The Ottawa Citizen published an interesting opinion piece from Charles Lanktree today about the Stittsville Main Street Community Design Plan (CDP).
He argues that the CDP recently approved by the city’s planning committee is not dense enough, and should have allowed for higher buildings.
In the article, he’s described as a “Registered Professional Planner and resident of Ottawa”, but it’s worth noting that he was also the lead planner for the City of Ottawa on the CDP file until last fall, when Mark Young took over.
Here’s an excerpt:
When we look at the demographics of Stittsville, we see that it is projected to grow from some 27,000 souls in 2011 to well over 70,000 by 2031. As with many of the communities outside the greenbelt, Stittsville is outpacing the rate of growth of the city as a whole.
So one may wonder why its CDP can accommodate only 500 new dwellings. This seems rather low for an area that is supposed to provide for intensification with a more compact, mixed use and walkable environment. But the predominant form of development in Stittsville, as with many other suburban communities in Ottawa, remains the broad expanses of single detached dwellings, extending beyond walkable ranges for most to do local errands. This inefficient development pattern has come to be known as sprawl.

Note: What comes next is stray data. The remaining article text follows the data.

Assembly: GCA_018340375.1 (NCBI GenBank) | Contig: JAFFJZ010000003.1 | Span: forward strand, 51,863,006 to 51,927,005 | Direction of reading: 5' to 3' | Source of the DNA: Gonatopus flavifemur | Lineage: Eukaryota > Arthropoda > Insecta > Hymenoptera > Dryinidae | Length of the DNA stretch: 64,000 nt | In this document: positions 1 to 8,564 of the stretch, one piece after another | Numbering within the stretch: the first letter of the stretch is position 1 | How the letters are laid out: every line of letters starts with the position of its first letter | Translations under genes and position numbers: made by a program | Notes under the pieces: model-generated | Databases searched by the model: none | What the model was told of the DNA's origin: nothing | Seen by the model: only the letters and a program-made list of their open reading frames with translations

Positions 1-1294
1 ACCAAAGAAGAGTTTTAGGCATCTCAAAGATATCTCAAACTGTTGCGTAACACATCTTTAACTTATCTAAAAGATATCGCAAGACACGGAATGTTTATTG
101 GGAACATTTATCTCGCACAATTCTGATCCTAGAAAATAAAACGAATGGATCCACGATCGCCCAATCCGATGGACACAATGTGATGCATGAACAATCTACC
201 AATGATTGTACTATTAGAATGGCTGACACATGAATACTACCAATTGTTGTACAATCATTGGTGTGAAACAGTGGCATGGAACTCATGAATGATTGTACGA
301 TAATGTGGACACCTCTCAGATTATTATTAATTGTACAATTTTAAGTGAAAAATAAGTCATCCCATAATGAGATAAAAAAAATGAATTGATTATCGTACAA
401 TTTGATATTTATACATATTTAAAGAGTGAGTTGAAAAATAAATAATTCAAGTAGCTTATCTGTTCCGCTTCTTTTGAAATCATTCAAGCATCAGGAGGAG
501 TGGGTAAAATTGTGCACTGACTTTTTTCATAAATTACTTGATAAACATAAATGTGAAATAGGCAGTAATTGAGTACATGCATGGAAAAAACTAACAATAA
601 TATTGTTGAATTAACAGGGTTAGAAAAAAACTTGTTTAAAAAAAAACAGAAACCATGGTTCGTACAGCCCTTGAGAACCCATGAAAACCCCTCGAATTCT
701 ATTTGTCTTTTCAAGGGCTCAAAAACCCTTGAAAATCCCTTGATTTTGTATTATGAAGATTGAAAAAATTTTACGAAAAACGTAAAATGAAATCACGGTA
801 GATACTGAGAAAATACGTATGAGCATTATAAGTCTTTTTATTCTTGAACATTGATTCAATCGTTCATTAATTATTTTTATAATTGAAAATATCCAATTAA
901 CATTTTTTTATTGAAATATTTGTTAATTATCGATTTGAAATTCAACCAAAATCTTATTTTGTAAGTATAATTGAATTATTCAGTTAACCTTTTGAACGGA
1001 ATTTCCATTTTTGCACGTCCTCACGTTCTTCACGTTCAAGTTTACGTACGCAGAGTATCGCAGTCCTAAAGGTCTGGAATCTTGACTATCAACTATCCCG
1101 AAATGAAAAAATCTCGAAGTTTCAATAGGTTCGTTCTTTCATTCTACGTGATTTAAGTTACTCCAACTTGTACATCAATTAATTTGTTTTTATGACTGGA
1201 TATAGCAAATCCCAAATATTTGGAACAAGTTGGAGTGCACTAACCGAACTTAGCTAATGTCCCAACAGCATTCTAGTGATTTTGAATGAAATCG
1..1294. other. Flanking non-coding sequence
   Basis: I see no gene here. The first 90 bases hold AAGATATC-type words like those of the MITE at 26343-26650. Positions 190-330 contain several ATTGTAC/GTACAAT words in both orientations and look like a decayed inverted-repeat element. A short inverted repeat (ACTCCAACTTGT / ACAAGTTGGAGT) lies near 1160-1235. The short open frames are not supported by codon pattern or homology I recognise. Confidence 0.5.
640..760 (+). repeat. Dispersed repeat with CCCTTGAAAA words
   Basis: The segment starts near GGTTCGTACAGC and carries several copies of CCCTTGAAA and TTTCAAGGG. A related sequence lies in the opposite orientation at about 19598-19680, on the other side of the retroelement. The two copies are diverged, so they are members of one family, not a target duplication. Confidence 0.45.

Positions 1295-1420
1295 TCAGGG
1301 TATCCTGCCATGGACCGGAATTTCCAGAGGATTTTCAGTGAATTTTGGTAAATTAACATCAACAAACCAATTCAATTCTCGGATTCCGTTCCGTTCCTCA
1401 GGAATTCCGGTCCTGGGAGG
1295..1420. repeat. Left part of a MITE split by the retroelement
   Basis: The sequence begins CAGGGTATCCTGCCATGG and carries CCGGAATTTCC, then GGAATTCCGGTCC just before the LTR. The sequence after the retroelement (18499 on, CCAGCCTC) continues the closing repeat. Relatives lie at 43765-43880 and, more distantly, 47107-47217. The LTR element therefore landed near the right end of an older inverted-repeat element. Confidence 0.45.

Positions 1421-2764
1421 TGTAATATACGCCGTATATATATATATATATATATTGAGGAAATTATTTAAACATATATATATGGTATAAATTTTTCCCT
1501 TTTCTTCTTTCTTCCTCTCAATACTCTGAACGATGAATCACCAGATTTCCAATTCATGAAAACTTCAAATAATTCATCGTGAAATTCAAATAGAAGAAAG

This is where the physical character of Stittsville Main Street provides an opportunity. The former rural village affords very deep lots along the street, many of which are 90 metres deep. This distinguishes them from inner-city Mainstreets with 30 metre-deep lots where taller buildings and more abrupt transitions are occurring. This greater lot depth provides for a more gentle transition of height and use to the surrounding neighbourhoods where three storey buildings are currently permitted. Also, the width of Stittsville Main Street varies from a substandard 15 metres for a short stretch in the old village core to a generous 30 metres to the north and south. In these 30-metre sections, a 20-metre-high, six-storey building wouldn’t seem so tall — and certainly not a “canyon” by any stretch.
Unfortunately, these opportunities were not seized in this plan, with a four-storey height limit that hardly intensifies from the existing three storeys. This, along with a mere encouragement of mixed use and allowance for 50 per cent of a lot to be open to the street, and one is left to wonder what will change with this plan.